structural changes in the banking system, with the emergence of the originate-and-distribute
model, coupled with an increased securitization of credit instruments). For more on the
originate-and-distribute model, see supra note 1 and accompanying text (outlining the
differences between the primary and secondary markets and how the primary market lenders
originated residential home loans for distribution to secondary market purchasers).
14. See, e.g., ST. LOUIS FED PRIMER, supra note 1, at 36 (stating that securitization is the
practice of consolidating loans or other debt instruments into single assets or securities); ANDREW
DAVIDSON ET AL., SECURITIZATION: STRUCTURING AND INVESTMENT ANALYSIS 3 (2003)
(defining securitization as the process of packaging financial promises and transforming them
into a form whereby they can be freely transferred among a multitude of investors).
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number of transactions.
15
To avoid the costs and complexity of tracking
all these transactions, several government-sponsored enterprises
(GSEs) and the mortgage industry considered the use of a system to
record loan assignments electronically.
16
The internal and electronic
nature of mortgage recordation was intended to lower the costs
associated with mortgage transfer by means of circumventing county
land record fees and related transactional costs.
17
MERS does not own,
in the traditional sense of the word, the mortgage contracts it registers,
but it is listed in public records either as a nominee for the actual owner
of the note or as the original mortgage holder.
18
MERS internal
electronic recordation system has caused county land records to cease
being the authoritative source on land ownership in the United States.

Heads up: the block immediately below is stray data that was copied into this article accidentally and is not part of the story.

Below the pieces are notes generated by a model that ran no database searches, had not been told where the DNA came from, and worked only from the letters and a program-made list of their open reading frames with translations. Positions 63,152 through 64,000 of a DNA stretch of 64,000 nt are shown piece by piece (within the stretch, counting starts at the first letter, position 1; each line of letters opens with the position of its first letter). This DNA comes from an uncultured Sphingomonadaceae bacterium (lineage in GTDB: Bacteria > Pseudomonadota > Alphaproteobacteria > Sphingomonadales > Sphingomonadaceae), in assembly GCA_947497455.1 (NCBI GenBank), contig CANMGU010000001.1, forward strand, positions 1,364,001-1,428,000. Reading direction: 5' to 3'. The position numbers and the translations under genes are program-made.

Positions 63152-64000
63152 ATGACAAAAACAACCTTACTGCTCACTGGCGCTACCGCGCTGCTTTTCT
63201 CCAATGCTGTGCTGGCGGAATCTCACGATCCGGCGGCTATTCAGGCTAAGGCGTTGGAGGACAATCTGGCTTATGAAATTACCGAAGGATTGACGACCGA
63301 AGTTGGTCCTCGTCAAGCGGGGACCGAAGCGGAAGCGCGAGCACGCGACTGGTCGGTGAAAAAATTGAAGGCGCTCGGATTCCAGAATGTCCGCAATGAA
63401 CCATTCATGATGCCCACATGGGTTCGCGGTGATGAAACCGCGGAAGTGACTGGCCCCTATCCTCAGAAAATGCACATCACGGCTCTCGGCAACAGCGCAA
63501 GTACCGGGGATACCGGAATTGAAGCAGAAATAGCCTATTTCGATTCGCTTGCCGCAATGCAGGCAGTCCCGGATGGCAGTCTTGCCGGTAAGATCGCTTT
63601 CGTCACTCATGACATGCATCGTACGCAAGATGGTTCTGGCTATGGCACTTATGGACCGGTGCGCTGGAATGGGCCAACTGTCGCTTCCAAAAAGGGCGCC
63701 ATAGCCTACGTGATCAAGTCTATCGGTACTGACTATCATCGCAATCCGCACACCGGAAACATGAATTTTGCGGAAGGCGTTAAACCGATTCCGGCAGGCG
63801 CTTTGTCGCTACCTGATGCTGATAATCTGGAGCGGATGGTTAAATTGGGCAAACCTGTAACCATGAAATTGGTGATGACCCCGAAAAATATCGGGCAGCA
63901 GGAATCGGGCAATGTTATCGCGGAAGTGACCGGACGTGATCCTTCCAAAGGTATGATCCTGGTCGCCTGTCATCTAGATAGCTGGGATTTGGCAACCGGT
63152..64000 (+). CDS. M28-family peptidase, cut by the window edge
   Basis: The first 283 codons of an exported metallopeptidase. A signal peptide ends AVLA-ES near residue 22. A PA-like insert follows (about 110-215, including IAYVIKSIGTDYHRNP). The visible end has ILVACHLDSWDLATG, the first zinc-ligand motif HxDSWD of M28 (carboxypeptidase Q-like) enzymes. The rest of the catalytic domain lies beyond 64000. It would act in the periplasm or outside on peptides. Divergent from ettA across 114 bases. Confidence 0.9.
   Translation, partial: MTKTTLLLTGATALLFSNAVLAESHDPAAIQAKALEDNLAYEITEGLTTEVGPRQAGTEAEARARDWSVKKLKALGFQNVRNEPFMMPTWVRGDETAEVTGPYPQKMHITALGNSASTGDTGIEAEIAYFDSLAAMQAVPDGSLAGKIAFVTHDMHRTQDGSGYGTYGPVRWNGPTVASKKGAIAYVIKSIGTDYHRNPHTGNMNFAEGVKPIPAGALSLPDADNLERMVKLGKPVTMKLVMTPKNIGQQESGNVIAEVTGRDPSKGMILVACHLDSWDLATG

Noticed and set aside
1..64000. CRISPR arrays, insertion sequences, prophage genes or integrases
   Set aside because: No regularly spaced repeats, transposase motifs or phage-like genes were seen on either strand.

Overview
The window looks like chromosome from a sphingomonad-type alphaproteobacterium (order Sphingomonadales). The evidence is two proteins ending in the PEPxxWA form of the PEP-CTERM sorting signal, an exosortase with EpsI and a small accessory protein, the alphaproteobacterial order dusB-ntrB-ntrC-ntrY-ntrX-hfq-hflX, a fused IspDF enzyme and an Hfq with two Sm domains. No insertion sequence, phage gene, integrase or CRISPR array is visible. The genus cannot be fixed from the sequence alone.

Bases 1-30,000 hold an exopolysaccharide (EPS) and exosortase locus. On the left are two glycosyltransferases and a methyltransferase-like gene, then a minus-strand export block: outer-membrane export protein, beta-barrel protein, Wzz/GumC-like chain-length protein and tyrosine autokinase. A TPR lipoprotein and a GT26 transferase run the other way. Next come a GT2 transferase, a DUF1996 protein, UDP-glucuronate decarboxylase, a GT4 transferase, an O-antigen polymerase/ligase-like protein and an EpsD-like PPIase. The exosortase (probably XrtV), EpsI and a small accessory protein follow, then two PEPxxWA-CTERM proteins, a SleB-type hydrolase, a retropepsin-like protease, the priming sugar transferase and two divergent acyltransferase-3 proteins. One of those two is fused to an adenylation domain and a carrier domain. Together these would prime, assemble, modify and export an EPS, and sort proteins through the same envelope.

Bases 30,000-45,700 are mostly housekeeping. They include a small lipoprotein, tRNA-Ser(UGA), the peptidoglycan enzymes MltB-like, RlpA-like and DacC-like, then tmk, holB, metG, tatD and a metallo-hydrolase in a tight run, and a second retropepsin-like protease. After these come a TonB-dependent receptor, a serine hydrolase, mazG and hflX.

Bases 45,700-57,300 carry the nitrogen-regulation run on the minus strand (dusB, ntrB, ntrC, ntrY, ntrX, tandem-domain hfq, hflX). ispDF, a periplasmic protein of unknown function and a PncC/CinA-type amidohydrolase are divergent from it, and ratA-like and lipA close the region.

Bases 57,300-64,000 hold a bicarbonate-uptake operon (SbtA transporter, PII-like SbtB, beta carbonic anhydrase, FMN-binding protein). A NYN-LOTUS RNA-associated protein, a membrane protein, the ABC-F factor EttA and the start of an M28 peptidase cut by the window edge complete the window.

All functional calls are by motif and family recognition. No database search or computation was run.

19

As a result, foreclosures by the loan holder for lack of payment can be
problematic and expensive.
20


15. See, e.g., Glenn Setzer, Mortgage Servicing Rights: Traded Like Baseball Cards?,
MORTGAGE NEWS DAILY, Jun 6, 2005, http://www.mortgagenewsdaily.com/662005
_Mortgage_Servicing.asp (stating that the transfer of a mortgage loan can happen the day after
closing, and that in todays market, mortgage [loans] are sold more often than baseball cards
are traded); DAVIDSON, supra note 14, at 8 (stating that liquidity is one of the goals of
securization and reflects the degree to which the securities can be transferred from one investor to
another and by packaging loans in standardized packages, with credit enhancement that protects
investors, loans can be sold more readily, hence improving liquidity).
16. See Arnold, supra note 1, at 34 (The MERS project formally began in October 1993
when Fannie Mae, Freddie Mac and Ginnie Mae published the Whole Loan Book Entry White
Paper, which analyzed the need for an electronic mortgage registration system for mortgage
rights. The acronym MERS was coined soon thereafter.).
17. See Phyllis K. Slesinger & Daniel McLaughlin, Mortgage Electronic Registration System,